The truth and consequences of Italy's PV surge - Photovoltaics World
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The truth and consequences of Italy's PV surge


by James Montgomery, news editor

January 28, 2011 - Initial figures out of Italy's state agency for energy services, Gestore dei Servizi Energetici (GSE), has come out with preliminary 2010 PV installation numbers -- but there's a ton of applications in the pipeline worth 4GW, and it's unclear where, or more precisely when, those eventual projects (if realized) would be put on the official books.

In an effort to break down the numbers (and correct some misunderstandings), IMS Research's Ash Sharma explains that initially the GSE said cumulative applications for PV systems reached 7GW by the end of 2010, implying 5.8GW of new capacity. But apparently there's too much uncertainty about how much of those applications are for projects that have been completed, or ones yet to even begin. A domestic lack of module and inverter supplies would make a 5.8GW total impossible, Sharma says, and some suppliers have been submitting applications for grid-connection of projects that aren't even finished construction (some without modules!) just so they can squeak in with higher tariffs.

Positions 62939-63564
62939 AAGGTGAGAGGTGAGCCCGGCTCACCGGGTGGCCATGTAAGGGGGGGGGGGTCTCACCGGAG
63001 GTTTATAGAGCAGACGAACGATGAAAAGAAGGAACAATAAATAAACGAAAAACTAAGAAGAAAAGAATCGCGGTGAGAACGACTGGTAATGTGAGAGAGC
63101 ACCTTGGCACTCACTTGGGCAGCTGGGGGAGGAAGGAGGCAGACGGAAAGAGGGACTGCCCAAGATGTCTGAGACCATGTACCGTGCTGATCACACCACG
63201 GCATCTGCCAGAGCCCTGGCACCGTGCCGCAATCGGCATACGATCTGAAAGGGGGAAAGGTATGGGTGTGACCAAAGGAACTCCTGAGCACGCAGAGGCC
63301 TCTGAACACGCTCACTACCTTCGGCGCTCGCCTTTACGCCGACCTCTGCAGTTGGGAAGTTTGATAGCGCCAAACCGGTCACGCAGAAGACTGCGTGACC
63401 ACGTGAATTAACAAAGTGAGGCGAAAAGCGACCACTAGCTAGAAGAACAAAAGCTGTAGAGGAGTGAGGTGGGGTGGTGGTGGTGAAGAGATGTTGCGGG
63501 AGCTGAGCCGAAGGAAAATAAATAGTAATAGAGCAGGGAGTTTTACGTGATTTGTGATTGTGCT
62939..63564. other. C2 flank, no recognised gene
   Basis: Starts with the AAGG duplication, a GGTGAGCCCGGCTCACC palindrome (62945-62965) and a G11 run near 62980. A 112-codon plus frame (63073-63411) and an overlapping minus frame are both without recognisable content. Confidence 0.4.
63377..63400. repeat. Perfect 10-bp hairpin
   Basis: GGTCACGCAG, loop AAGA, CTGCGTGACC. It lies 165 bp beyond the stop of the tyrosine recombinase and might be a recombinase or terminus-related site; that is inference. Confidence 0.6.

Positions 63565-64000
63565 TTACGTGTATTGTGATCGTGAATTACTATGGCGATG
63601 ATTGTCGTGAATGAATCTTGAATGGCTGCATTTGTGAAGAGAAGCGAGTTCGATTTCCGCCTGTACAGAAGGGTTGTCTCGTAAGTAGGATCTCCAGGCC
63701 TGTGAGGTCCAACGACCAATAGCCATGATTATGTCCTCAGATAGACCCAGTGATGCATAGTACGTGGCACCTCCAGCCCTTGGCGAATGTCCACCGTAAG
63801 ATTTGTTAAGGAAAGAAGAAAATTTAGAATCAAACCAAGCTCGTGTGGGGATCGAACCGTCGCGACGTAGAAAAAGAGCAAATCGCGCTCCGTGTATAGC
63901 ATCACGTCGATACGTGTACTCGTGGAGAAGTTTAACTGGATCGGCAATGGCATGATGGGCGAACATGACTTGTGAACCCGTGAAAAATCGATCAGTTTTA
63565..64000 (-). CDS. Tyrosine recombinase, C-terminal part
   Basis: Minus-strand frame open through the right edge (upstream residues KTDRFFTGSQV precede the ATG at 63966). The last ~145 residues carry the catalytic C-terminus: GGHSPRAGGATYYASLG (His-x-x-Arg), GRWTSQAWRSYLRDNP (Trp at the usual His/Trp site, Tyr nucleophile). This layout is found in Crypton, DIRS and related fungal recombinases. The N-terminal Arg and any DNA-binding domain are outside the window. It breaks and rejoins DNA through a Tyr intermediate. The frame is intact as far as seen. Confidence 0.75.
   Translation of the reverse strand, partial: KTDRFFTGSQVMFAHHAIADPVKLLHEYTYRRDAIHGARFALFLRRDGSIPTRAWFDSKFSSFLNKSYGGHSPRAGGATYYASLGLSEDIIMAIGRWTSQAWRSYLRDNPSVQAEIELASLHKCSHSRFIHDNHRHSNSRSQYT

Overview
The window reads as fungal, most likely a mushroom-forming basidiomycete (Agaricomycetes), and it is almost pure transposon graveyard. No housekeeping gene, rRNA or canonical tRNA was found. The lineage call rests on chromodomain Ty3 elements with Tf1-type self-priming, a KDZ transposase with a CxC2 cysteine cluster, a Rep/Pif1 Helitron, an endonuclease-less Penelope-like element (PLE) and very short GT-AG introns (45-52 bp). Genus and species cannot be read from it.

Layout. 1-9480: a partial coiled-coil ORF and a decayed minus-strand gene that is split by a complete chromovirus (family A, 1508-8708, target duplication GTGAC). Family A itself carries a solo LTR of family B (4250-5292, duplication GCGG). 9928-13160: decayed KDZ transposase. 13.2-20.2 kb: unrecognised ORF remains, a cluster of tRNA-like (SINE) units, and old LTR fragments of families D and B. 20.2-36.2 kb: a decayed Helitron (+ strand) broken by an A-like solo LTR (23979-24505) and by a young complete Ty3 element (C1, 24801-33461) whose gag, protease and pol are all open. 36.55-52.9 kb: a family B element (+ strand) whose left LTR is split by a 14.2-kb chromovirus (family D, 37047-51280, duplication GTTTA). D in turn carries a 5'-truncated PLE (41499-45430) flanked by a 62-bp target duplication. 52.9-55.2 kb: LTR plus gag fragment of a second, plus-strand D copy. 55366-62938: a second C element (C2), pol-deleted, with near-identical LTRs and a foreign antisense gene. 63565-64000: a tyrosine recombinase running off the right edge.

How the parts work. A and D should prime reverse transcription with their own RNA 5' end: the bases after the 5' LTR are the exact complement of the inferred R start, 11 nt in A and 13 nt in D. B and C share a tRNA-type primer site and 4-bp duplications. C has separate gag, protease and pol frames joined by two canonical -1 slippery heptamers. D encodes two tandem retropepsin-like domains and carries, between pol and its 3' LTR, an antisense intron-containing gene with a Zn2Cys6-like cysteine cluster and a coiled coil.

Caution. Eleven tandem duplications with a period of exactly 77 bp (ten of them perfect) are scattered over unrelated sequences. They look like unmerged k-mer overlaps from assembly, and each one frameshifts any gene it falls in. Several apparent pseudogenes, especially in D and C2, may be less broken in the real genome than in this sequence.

Here's what we know now. "The GSE knows there were at least 1.85GW installed," Sharma says. "But [they] also have are 40,000 applications to connect to the grid which could total a further 4GW." Checks with Italian suppliers, he said, indicate "they feel 3.5GW is the reality, but this won't be confirmed for some months."

(For its part, IMS had already estimated ≥3.5GW installs in 2010 for Italy, with an "upper-case" estimate of 4GW. That's far higher than other market estimates; iSuppli initially calculated 1.9GW for Italy.)

At any rate, the GSE's numbers point to much higher Italian PV installs than projected -- and that will have consequences. "PV capacity growth in Italy is now well ahead of the government's intended roadmap and may now lead to an early intervention to curb growth in this over-heating market," Sharma says. That could lead to a Germany-in-2010 boom as developers race to get projects completed before the hammer drops.


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